The Importance of a Smartphone

For some, the smartphone is a status symbol. For others, it’s a necessary work tool. And for millions of Americans, it’s the only computer they own.

In New York or Los Angeles, in real life or on the big screen, you can usually identify a would-be sophisticate or power player by a smartphone surgically attached to their hand or face. But a recent study from the Pew Internet and American Life project indicates that high-tech mobile devices aren’t merely status symbols. For millions of Americans, they’re the only way to get online.

Nearly one-third of cell owners say they own a smartphone, and most of them are young and working. Use is highest among Americans in their mid-twenties through mid-thirties (58% of 25-34 year olds own a smartphone) and nearly half of full-time employees (48%) have a smartphone of some kind. Ownership drops off among 40-year-olds, and 13% of retirees said they use a smartphone.

But as the cost of manufacturing mobile phones declines, we’re seeing the rise of “cell mostly” smartphone users who use their handhelds as their number one way to get online. These users — young, mostly minority, under 30, and with little or no college education — have less access to high-speed internet service and less income to buy laptops or desktops. For millions of Americans, their home computer is their cell phone.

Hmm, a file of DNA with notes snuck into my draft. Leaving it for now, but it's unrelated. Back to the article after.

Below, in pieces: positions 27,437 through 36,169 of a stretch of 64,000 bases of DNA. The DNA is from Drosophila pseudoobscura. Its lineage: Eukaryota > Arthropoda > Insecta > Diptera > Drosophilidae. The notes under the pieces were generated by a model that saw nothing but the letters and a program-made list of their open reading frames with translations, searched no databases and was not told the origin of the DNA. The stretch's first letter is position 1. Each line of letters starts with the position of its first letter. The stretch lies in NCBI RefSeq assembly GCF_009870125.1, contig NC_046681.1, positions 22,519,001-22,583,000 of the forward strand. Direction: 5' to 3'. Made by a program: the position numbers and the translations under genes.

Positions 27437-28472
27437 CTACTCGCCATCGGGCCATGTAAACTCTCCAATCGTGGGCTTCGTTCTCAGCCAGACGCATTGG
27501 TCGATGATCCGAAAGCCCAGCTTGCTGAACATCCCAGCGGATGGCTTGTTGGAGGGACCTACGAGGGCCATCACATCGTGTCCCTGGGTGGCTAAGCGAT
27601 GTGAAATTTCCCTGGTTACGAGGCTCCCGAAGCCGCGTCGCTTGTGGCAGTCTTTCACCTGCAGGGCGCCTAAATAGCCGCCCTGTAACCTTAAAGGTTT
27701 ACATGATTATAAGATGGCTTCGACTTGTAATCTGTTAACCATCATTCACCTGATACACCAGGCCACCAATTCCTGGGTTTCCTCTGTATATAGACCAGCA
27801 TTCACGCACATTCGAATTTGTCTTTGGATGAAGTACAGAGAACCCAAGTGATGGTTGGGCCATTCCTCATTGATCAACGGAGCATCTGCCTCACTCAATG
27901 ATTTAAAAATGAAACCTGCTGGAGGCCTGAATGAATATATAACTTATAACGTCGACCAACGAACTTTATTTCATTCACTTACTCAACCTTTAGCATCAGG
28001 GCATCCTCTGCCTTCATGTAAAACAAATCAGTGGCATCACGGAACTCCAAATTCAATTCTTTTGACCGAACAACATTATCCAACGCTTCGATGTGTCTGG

For the low-income consumer, the smartphone has become a replacement or substitute good for both home broadband access and landline phones, which have been disappearing for years. As free information services are being eliminated, consumers are moving all of their at-home tech needs onto one device.

In the end, high-income and low-income adopters are driven by the same incentive: utility. Where the BlackBerry-wielding exec was a status symbol of pre-crash America, widespread consumer adoption is driven by how useful a device is.

Advertisements

Leave a Reply

Fill in your details below or click an icon to log in:

WordPress.com Logo

You are commenting using your WordPress.com account. Log Out / Change )

Twitter picture

You are commenting using your Twitter account. Log Out / Change )

Facebook photo

You are commenting using your Facebook account. Log Out / Change )

Google+ photo

You are commenting using your Google+ account. Log Out / Change )

Connecting to %s

%d bloggers like this: